PUF: Jared, what's your role?

Jared Osorio: Regarding the Alexa product, I wasn't in the people team. Lisa's on my team and we focus on digital customer experience. In our portfolio we have the Alexa skill, mobile app, a texting communication program, outage maps, and a My Account customer website.

That's all of the ways customers can interact with us digitally, and through self-service. That's something we're looking at holistically. When we heard about Sal and his project and we saw the initiative, we wanted to be a part of it.

We understand that this medium has the growth potential, the same way as mobile fifteen years ago, before the iPhone perhaps. We see the asset of visual aids and how important technology is going to excel exponentially once it reaches its tipping point.

We want to be there and be in the channel for customers when it becomes viable. Potentially, it could shift most of our customer interactions from a screen through a speaker or a headset. We want to give it as much attention and design as possible. We want to make it a good user experience.

PSE&G has a wide diversity of customers. You have folks in their twenties, single in an apartment, versus older people and they're probably not using Alexa. How do you deal with people having different needs and maybe are confused by technology? Some people are good with it, but others are not.

Granted you've got smarter companies like Facebook and Google that serve everybody well. But, it's challenging. So, we try to look at some of the target demographics of the skill and make sure we're in line from that perspective.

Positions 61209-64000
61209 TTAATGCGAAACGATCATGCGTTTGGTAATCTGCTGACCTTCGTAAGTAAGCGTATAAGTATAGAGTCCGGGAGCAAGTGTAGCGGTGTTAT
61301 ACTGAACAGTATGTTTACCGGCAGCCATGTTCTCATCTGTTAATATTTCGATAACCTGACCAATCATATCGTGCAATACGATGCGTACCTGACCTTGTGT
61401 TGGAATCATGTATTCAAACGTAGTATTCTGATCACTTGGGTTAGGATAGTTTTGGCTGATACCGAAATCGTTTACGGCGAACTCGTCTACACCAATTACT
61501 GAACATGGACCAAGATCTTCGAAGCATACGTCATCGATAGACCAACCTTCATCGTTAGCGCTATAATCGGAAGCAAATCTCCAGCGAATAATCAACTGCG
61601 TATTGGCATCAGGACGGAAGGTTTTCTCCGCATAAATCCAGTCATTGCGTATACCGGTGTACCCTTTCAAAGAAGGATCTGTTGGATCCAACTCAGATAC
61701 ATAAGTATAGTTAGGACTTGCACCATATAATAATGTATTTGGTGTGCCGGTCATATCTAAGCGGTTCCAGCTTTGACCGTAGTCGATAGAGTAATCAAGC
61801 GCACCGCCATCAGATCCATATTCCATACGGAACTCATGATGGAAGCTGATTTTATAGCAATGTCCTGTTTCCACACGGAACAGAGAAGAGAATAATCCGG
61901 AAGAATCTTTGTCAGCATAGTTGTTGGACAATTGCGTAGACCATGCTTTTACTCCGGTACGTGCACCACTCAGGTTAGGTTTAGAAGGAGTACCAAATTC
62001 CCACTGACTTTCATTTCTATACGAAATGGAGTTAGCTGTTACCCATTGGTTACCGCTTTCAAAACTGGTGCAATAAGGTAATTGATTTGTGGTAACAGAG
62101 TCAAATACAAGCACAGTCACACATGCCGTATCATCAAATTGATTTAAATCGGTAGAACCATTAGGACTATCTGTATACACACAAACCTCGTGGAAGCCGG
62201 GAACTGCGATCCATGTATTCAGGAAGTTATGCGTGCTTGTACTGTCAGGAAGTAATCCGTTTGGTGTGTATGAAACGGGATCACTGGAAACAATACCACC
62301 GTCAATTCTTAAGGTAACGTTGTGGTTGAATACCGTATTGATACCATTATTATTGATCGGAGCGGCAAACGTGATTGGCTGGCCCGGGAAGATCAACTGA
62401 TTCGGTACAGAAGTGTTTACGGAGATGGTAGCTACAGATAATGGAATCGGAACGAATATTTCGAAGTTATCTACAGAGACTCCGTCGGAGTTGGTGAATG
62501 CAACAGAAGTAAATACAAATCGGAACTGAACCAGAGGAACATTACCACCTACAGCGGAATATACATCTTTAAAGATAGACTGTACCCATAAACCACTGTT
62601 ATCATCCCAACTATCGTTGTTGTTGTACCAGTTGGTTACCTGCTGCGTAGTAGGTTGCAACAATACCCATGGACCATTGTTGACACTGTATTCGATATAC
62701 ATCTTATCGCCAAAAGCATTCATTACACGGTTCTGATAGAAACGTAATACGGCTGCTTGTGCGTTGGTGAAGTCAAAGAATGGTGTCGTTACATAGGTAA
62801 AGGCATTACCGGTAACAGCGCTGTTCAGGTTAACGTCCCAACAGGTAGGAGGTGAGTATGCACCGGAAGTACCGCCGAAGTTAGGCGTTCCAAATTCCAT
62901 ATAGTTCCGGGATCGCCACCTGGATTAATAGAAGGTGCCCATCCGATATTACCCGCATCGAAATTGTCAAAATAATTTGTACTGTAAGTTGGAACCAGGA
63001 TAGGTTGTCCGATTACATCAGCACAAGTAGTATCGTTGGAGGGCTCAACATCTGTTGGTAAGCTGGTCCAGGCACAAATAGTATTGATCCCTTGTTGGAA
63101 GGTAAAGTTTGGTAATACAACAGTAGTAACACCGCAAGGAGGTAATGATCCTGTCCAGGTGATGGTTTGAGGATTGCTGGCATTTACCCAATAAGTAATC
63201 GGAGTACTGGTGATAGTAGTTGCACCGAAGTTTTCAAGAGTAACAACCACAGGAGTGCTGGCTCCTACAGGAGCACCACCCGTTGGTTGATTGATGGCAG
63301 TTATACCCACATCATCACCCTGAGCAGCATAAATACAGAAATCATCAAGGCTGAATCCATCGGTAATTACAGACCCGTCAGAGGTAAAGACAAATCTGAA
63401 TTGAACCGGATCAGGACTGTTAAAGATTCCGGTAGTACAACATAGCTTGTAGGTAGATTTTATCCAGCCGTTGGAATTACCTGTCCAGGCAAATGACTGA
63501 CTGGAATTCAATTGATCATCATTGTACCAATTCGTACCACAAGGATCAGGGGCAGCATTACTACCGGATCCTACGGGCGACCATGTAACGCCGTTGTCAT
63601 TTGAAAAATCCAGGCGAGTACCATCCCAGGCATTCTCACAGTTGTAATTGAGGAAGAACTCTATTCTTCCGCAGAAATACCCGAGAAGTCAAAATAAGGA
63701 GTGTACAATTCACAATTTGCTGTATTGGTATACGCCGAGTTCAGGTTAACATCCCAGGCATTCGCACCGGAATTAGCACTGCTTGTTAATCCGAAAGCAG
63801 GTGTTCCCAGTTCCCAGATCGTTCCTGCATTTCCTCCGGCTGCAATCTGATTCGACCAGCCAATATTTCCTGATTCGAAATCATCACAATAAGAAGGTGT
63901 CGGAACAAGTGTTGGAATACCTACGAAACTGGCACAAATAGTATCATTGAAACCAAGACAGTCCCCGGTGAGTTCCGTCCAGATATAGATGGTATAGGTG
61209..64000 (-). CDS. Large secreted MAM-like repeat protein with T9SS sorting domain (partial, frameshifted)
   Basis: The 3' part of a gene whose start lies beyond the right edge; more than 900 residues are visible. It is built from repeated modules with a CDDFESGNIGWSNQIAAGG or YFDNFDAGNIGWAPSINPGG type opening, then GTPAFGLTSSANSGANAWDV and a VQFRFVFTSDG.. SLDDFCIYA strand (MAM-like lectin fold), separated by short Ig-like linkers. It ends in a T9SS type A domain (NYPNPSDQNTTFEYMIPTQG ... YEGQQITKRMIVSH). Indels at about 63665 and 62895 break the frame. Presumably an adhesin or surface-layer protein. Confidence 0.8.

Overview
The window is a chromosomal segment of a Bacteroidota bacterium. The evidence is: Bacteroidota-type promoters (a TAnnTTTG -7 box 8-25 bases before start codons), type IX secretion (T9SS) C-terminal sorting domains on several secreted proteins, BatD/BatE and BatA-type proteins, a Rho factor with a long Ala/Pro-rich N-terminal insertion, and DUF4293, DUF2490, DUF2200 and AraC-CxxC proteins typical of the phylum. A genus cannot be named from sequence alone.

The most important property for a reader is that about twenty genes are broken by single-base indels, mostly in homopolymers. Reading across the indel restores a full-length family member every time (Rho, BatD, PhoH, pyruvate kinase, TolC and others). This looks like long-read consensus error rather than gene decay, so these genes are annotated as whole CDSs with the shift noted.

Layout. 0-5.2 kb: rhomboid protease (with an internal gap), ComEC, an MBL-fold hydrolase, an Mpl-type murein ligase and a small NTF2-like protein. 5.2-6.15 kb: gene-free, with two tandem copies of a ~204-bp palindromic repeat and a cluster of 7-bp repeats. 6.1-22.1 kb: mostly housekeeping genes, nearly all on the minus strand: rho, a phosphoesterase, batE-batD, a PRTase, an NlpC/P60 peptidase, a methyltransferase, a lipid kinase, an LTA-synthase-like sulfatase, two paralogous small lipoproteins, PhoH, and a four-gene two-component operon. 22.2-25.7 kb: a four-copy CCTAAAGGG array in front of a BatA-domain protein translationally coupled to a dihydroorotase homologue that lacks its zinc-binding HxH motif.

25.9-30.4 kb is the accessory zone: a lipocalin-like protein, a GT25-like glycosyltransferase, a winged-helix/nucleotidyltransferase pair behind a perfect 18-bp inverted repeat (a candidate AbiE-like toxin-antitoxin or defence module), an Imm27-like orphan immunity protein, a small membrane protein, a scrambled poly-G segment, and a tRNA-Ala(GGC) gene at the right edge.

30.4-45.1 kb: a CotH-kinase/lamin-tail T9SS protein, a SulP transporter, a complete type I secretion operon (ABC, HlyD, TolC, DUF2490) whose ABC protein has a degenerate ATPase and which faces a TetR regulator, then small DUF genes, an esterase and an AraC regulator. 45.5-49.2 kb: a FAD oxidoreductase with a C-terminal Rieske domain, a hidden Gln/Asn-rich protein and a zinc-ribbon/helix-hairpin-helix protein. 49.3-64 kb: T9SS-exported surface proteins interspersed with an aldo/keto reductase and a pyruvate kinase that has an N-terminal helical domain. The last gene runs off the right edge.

We have a mantra. We don't want to over complicate things. We have complex products. We understand that people don't often understand what they're buying from us and we try to break it down as simply as possible so we can relate to customers.

PUF: Since the focus here for top innovators is what's cutting edge and creative, what was the most creative part you were involved in?

Lisa Garcia: The most creative aspect of the project so far was building our service appointments within the skill. It was complex because there are a number of different appliances that we service, and some have different scenarios that we had to capture. We had to make sure that we covered everything and did it in a way where a customer would be speaking to the device as if they were speaking to a human.

We wanted to make that as seamless as possible and not long winded, with a lot of questions. We really had to put ourselves in the customer's shoes to see how they would say things.

Will Barnes: To Lisa's point trying to have Alexa give you this personal experience, we wanted to try to emulate a conversation with a representative and it's two-fold. One, we could avoid that phone call to a customer service rep, which opens up our lines to answer calls quickly. It's also giving that experience to customers.

They want to ask their questions freely and not have to press one, or have the voice assistants say, sorry, what was that? It can simplify that. One of the ways we did that was not something we promote on our website.

But we built a little piece into Alexa, which is, why is my bill so high? It's a common question that we've gotten through the call center. This is something Alexa can help with if anybody asked.